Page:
Radon Gas


Radon

Simply put, a home with impure breathing conditions is miserable to be in. There are natural irritants such as pet hair and dust and then there is dander and debris that gets kicked around every time a forced air HVAC system operates. While these types of foreign substances can definitely be a nuisance, they pale in comparisons to the extreme health risks that arise when radon is present in your home.

Radon has three characteristics going for it that make it so harmful – 1) it is colorless, 2) it is odorless, 3) it is radioactive. This gas could definitely be considered the silent killer as it is the second leading cause of lung cancer deaths, killing as many as 20,000 people annually in the U.S. Radon codes are in place to prevent exposure in new home construction and regulations are set forth in dealing with radon that forms in buildings over time.

What is Radon?

Radon forms naturally as elements such as uranium decay over time. The radon formation starts in the soil and rocks but eventually creeps into the air or even into underground and surface water supplies. Radon is actually present in very low levels outdoors and in rivers and lakes, but is found in much higher concentration on the indoors of homes and other buildings. Radon can attach itself to dust and be breathed into the lungs or it can break down and give off radiation that is absorb into the body’s cells.

Limiting Your Exposure to Radon

Obviously it becomes very important to limit your exposure to radon. Testing should be done on a regular basis to make sure that home or business radon levels are below 4.0 picocuries per liter (pCi/L). The average home has an indoor radon level of 1.3 pCi/L which is widely considered harmless.

Radon Testingmap-text-2

The first step in determining if your home may be posing a health risk because of high radon levels is to test it. Radon test kits come in either the passive or the active form. A passive test can consist of charcoal cannisters, electrical chamber detectors, and similar devices that are exposed to a room and then sent to a laboratory for testing.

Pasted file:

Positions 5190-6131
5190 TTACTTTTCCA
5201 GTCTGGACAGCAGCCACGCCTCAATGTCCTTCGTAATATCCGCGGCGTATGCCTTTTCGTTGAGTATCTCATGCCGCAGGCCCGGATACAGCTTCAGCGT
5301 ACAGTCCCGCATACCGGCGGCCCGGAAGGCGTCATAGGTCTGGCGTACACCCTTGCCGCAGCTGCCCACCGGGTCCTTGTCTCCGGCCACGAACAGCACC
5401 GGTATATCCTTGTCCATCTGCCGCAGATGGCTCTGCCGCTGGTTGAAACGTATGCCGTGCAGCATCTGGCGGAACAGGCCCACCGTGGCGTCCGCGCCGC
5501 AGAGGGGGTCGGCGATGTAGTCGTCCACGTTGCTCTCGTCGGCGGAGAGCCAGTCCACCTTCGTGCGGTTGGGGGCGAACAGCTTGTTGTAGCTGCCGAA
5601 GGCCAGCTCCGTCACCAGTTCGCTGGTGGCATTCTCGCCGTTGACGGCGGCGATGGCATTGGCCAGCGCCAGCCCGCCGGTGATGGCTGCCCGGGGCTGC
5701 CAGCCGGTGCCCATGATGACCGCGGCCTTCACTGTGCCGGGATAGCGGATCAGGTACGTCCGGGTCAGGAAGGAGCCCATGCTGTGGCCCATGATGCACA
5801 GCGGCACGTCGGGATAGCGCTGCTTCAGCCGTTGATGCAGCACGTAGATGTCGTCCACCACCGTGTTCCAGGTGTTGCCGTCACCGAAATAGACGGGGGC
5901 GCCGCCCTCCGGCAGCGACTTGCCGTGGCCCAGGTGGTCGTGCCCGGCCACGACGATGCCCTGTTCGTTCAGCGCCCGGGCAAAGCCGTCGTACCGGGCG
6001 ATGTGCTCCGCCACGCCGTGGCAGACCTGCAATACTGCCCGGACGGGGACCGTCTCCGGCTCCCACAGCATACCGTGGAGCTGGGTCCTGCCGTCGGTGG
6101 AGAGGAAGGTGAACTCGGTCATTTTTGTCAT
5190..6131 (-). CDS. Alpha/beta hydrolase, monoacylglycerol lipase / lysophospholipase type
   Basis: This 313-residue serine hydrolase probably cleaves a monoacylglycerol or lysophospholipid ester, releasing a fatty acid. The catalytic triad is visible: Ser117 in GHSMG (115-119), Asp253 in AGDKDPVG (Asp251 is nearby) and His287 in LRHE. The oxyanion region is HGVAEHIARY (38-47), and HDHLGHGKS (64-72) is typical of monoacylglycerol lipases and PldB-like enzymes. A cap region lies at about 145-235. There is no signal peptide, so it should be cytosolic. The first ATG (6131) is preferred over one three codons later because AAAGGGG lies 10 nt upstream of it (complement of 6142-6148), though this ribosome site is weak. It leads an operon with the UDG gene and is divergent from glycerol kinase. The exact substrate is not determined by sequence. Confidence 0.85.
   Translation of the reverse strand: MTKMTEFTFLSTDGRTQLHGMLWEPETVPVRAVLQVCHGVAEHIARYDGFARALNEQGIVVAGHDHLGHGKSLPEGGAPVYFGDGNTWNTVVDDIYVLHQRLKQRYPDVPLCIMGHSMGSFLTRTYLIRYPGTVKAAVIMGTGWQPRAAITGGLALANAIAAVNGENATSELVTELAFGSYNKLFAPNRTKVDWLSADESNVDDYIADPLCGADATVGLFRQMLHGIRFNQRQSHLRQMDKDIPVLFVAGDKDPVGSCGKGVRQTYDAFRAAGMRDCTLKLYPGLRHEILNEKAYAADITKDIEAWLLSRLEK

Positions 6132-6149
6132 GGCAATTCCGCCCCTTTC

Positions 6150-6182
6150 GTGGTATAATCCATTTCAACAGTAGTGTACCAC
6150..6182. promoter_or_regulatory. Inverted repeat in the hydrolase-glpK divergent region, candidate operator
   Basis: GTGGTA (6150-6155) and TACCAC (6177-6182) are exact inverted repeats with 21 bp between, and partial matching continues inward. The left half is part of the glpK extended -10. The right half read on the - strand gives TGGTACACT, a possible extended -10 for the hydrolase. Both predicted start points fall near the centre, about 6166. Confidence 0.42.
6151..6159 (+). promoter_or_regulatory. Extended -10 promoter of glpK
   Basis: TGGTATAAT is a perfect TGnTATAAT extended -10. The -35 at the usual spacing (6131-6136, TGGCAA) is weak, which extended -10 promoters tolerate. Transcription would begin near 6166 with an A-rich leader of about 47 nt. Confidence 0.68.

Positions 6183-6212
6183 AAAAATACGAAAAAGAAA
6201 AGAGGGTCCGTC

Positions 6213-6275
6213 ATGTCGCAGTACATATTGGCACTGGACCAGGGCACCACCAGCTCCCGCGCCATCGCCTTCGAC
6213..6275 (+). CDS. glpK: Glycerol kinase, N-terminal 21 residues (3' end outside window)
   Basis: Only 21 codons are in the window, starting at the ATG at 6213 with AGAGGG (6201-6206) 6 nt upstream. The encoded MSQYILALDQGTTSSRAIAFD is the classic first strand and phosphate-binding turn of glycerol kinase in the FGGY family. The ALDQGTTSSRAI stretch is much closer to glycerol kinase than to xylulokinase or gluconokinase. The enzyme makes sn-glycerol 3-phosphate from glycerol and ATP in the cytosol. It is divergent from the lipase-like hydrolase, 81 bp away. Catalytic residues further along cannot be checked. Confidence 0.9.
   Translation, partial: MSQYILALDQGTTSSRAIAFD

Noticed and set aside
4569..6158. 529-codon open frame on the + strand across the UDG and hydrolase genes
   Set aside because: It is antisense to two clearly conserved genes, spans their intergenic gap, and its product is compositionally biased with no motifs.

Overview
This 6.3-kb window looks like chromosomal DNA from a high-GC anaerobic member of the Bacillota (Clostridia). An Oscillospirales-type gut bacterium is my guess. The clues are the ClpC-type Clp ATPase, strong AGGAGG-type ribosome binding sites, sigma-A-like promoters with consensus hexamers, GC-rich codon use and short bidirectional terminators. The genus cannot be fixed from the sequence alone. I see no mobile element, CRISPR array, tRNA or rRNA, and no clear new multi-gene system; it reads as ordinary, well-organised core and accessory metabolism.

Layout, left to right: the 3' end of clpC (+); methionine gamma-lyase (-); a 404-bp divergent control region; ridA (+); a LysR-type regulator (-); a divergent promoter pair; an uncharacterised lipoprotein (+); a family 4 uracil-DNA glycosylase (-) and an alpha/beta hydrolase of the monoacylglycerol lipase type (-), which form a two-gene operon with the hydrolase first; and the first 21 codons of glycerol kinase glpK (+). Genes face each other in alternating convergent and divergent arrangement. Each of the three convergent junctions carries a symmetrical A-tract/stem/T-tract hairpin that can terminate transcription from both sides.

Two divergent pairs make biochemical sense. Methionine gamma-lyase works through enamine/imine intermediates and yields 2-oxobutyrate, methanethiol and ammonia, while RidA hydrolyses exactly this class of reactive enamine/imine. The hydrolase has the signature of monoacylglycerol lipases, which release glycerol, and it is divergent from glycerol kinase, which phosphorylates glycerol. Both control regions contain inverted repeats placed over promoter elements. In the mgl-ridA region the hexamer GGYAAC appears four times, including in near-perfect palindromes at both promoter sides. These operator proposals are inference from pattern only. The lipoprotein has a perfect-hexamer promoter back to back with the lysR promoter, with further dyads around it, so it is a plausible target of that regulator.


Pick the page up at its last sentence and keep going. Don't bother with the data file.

Active radon tests use power to function. They are real-time radon detectors that continuously monitor and record levels in the home. The devices provide a report that show long term and short term radon levels in your home. They are especially useful in basements which are closer to the soil and concrete that could be forcing radon into your home.

What to Do With High Radon Levels?

If a radon inspection finds that your levels are above or near the 4.0 pCi/l level, there are a few methods to try and get those numbers lowered. The best way is to force air the other way – out of your home with suction that brings air from the basement below the slab and exhausts it out the roof. If your water is the source of radon in your home well repairs will likely be needed.

Radon is not something to be left for chance. It may take weeks or months to show signs of radon exposure so it’s best to have your area tested to provide a sound peace of mind. Since radon is colorless and odorless, a professional test is really the only sure fire method to make sure your home is safe.

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